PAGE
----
Facebook shuts the door on auto-sharing all your activity

Facebook Messaging
Facebook to favorite a certain kind of sharing

Facebook is changing everyone's News Feed to feature fewer auto-shared posts, including what Spotify songs their friends are listening to and images they like on Instagram.

In a move to reduce auto-shared spam, the social network promises users' third party apps will post fewer stories on their behalf. Additionally, apps that auto-share your activity, such as Socialcam and Viddy, will need to prompt users with an option to opt out before apps can post the video to their timelines.

However, Facebook isn't doing away with sharing from third-party apps completely. In a developer update, the social network wrote it's prioritizing explicitly shared stories over automated posts.

By doing so, Facebook users should feel less confused by activity that shows up seemingly on its own. Meanwhile, everyone can breathe a sigh of relief knowing their News Feeds won't be flooded with "implicitly" shared posts all the time.

This time it's personal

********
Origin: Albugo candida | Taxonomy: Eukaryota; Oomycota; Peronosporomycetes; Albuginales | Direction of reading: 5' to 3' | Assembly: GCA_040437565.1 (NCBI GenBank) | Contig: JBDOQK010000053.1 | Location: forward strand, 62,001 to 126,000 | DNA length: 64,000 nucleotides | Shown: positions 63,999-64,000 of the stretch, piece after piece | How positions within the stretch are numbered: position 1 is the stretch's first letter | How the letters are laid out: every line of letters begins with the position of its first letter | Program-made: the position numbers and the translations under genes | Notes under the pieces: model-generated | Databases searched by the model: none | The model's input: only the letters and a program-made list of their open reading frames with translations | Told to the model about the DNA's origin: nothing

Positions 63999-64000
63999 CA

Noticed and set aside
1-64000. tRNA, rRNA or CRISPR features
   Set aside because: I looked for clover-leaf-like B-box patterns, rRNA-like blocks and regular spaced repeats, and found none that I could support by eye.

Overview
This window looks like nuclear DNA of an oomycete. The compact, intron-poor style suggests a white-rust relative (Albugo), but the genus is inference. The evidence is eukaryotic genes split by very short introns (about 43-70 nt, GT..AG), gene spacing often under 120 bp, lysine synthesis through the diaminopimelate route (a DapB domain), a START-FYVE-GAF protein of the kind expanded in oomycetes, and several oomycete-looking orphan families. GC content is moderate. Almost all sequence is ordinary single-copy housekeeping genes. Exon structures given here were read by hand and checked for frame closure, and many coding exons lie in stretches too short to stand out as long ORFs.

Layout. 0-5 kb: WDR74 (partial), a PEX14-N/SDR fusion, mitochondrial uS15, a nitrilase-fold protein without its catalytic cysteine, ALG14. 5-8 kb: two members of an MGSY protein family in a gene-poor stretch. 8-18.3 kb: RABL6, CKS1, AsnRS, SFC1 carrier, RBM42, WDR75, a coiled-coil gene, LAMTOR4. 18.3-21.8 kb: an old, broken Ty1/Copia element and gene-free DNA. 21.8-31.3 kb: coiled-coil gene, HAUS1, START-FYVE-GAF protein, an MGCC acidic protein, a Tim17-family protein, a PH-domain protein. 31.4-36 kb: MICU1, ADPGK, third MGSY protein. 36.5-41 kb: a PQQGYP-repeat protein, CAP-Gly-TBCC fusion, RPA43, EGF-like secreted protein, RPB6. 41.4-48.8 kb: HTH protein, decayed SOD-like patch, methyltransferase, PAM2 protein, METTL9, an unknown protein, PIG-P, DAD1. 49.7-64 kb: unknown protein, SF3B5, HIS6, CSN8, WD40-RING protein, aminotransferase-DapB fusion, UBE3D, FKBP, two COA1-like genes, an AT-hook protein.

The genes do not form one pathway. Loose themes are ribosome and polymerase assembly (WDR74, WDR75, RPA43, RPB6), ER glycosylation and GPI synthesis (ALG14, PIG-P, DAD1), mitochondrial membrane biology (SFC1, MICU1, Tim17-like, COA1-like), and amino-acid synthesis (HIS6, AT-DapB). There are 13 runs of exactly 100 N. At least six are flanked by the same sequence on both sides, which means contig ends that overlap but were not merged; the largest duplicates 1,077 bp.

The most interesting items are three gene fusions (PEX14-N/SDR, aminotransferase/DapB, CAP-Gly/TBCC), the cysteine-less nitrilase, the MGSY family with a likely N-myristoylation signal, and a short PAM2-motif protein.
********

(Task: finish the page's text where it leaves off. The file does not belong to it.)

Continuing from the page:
Automated sharing helped build Facebook into an aggregator that allowed users to post practically everything they saw and did online.

However, in the last year the company has been trying to reinvent itself as a more mature and conscientious social network with revised privacy controls. By combing down the News Feed to promote explicitly shared content, Facebook wants to pull only the most interesting and personal stories from the web.

"In general, we've found that people engage more with stories that are shared explicitly rather than implicitly, and often feel surprised or confused by stories that are shared implicitly or automatically," Facebook's Peter Yang said in a blog post.

While auto-sharing helped Facebook grow as the internet's boombox, it's actually hurt the thumbs-up firm; Yang wrote that the number of implicitly shared stories has declined as people have come to associate these posts with spam.

Kevin Lee

Kevin Lee was a former computing reporter at TechRadar. Kevin is now the SEO Updates Editor at IGN based in New York. He handles all of the best of tech buying guides while also dipping his hand in the entertainment and games evergreen content. Kevin has over eight years of experience in the tech and games publications with previous bylines at Polygon, PC World, and more. Outside of work, Kevin is major movie buff of cult and bad films. He also regularly plays flight & space sim and racing games. IRL he's a fan of archery, axe throwing, and board games.